If you spot a man in comfortable trousers heading to the airport in his BMW 5 series, while snacking on a lump of Lindt chocolate, he's likely to be one of the Euro elite. There is now quite a bit of information on this creature. As well as the annual Europe 2004 research, there's EMS and its new look at top earners, EMS Select. TGI's Europa research sheds more than a bit of light on the better-off European, not to mention the observations of media owners and planners.
No prizes for guessing that there are more men than women taking home a fat pay cheque each month. EMS takes a look at the top 13 per cent of European adults. Of those, 65 per cent are men. When you whittle it down to the top 4 per cent, studied for the Europe 2004 research, that 65 per cent becomes 79, with an average age of 47.
Probably the most interesting thing to advertisers about these individuals is that they have a lot of money. Seven hundred and fifty billion euros of earning capacity is concentrated in the top 3 per cent of Europeans. The highest 4 per cent has an average personal income of just less than 80,000 euros.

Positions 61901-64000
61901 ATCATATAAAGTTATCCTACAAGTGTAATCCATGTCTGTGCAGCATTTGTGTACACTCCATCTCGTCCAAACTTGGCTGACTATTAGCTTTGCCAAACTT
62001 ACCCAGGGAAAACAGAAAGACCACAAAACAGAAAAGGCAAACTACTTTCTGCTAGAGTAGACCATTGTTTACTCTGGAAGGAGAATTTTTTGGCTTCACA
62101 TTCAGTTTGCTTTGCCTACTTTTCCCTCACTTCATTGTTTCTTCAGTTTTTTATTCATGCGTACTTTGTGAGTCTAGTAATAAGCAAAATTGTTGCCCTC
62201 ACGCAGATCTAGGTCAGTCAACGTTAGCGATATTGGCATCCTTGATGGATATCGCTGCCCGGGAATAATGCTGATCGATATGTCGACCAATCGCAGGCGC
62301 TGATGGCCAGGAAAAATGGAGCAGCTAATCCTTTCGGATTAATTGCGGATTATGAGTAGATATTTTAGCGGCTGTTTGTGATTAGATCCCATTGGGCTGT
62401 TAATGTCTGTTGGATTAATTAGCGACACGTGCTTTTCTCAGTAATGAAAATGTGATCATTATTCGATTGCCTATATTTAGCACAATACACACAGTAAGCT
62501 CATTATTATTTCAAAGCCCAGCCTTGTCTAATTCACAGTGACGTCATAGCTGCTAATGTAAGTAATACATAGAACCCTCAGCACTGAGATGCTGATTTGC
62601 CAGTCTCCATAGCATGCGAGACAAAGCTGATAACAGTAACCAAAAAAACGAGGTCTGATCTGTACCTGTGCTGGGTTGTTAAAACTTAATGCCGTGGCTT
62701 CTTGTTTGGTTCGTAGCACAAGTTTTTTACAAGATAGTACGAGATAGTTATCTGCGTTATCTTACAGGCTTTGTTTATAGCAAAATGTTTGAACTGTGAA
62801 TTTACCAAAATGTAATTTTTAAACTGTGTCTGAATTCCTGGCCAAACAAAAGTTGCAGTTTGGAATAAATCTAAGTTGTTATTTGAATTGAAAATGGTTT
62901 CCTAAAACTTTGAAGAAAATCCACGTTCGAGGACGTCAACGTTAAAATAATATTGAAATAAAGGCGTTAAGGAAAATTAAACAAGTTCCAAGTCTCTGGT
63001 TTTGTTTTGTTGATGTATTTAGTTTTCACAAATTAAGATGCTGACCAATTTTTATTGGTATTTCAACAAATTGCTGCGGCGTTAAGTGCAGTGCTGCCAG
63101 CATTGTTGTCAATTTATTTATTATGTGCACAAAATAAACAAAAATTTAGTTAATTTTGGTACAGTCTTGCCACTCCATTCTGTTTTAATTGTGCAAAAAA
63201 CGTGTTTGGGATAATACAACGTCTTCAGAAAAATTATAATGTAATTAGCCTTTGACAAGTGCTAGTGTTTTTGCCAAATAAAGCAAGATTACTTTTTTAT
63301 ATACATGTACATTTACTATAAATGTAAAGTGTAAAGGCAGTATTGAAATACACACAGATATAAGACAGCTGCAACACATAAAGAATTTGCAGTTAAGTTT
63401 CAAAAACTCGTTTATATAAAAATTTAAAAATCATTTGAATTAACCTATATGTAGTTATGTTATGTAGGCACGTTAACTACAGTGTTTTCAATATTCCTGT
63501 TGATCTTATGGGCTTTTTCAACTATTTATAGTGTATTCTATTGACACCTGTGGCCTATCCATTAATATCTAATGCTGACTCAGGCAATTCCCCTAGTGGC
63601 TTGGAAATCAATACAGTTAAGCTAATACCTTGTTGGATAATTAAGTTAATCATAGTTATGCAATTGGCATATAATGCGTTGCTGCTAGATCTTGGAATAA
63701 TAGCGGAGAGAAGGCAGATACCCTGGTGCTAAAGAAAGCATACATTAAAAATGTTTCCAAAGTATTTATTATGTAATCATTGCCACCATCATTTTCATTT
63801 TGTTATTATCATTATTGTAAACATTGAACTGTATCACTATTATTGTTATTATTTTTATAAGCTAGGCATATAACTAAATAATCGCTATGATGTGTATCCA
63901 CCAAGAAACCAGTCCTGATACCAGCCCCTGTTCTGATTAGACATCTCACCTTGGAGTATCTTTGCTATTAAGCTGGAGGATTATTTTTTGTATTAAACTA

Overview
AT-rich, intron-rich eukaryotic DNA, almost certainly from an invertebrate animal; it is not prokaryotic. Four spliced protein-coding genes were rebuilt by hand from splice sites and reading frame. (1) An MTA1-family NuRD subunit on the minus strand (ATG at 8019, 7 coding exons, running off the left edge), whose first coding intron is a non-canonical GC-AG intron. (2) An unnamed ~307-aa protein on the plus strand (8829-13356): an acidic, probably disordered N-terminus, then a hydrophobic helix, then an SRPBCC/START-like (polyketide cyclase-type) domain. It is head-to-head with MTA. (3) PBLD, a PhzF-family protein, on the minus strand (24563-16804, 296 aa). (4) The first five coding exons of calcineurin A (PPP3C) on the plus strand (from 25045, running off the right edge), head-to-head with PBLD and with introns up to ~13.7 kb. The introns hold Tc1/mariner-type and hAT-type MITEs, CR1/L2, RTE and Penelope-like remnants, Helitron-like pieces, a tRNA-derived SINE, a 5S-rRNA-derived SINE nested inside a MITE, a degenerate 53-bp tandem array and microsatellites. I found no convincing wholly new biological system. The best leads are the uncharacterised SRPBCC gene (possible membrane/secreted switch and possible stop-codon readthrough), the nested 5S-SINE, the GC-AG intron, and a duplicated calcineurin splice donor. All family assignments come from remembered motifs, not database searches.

And they don't keep it all in the piggy bank. At CNN, Jonathan Davies, the senior vice-president for advertising sales for EMEA, says that the channel's viewers bought 1.7 million cars in one year. "Often advertisers are doing branding campaigns and they know that they are reaching opinion-formers and business leaders, but what's staggering is the amount of money these people spend."
But they also spend on business purchases. Europe 2004 says it's an average of 184,000 euros each year, per person. Many of the Euro elite spend a large amount of their own and their company's money on travel. The EMS Select sample makes 64 million return air trips in a year and 75 per cent of those were on business.